There is nothing quite like discovering the SuperGenius mind exposed in action.  Today, I introduce you to Tim Wheatley — a student at University College Falmouth studying Digital Animation — and his Amazing, real life, Cyclotrope!

The Cyclotrope creates animation by spinning a bicycle tire by hand that gives the eye the illusion of movement with strategically placed items and incrementally drawn images.

Here’s the official PR blurp:

The cyclotrope is a cycle of 18 images that is spun at a certan speed so that the frame rate of the camera filming it gives the illusion of animation.

Now, I’ve ruined the illusion by posting static images taken from the demonstration video — so here’s what the Cyclotrope looks like in action:

The Cyclotrope reminds us how easily our eyes can be fooled.  Entertain the eye and the body will follow.

The Cyclotrope owes its existence to Thomas Edison’s kinetoscope:

The first big invention to come out of Edison’s new lab was motion pictures. In October 1888, he began working on a machine he called a “kinetoscope,” writing that he was “experimenting upon an instrument which does for the Eye what the phonograph does for the Ear, which is the recording and reporduction of things in motion, and in such a form as to be both cheap, practical, and convenient.

By 1892, the Kinetoscope was born:

It consisted of an upright wooden cabinet, 18 in. x 27 in. x 4 ft. high, with a peephole with magnifying lenses in the top…Inside the box the film, in a continuous band of approximately 50 feet, was arranged around a series of spools. A large, electrically driven sprocket wheel at the top of the box engaged corresponding sprocket holes punched in the edges of the film, which was thus drawn under the lens at a continuous rate. Beneath the film was an electric lamp, and between the lamp and the film a revolving shutter with a narrow slit. As each frame passed under the lens, the shutter permitted a flash of light so brief that the frame appeared to be frozen. This rapid series of apparently still frames appeared, thanks to the persistence of vision phenomenon, as a moving image.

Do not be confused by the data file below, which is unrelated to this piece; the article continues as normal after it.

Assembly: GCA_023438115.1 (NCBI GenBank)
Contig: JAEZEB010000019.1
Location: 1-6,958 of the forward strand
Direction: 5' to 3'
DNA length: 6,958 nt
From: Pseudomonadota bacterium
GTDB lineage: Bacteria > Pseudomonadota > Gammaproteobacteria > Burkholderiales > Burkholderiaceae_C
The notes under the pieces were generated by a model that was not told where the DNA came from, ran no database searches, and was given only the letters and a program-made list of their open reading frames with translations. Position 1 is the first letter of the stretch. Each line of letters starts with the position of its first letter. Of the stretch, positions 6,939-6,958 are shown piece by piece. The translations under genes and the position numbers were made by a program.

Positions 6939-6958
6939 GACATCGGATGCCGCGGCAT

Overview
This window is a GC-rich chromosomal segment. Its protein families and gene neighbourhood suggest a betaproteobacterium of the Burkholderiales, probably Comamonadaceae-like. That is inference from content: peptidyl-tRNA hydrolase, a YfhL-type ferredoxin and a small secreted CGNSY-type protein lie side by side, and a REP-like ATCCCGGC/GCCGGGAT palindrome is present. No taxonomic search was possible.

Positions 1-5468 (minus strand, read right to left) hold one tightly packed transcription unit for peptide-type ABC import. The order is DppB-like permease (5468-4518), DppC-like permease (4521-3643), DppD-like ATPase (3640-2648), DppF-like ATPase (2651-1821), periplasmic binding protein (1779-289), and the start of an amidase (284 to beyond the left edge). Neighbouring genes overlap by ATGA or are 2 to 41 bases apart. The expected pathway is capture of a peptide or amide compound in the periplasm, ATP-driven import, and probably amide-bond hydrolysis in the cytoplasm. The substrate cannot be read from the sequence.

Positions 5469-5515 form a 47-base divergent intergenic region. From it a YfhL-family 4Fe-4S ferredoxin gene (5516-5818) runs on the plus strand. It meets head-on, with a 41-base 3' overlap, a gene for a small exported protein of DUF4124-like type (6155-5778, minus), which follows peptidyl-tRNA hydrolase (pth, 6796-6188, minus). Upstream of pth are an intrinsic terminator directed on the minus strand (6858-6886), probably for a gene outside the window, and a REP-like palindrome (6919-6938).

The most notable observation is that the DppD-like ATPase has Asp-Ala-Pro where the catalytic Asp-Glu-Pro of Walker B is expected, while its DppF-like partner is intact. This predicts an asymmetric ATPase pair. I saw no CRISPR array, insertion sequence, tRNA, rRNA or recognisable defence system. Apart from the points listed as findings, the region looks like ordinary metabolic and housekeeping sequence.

The key to the hand-woven magic of the Kinetoscope is in its determined exploitation of persistence of vision.  In standard movies, 24 frames per second give the eye a sense of movement.  The eye can’t interpret 24 separate images in a second, and so to compensate, the mind blends one image into the next, and you have instant “motion” in a static environment.

The Cyclotrope is able to pull of a sense of animation by only using 18 “images” per second to fool the eye in the persistence of vision phenomenon. What’s great about watching the video is you can sense that magical moment right when your eye sees individual spinning parts and then the next instant when the speed of the wheel is just right and your eye makes those individual images into a seamless whole of actual movement. You are left to realize how the beauty of Edison’s original genius was never more pristine or raw or genuine as you see it in sprocketed action caught along the spokes of the Amazing Cyclotrope.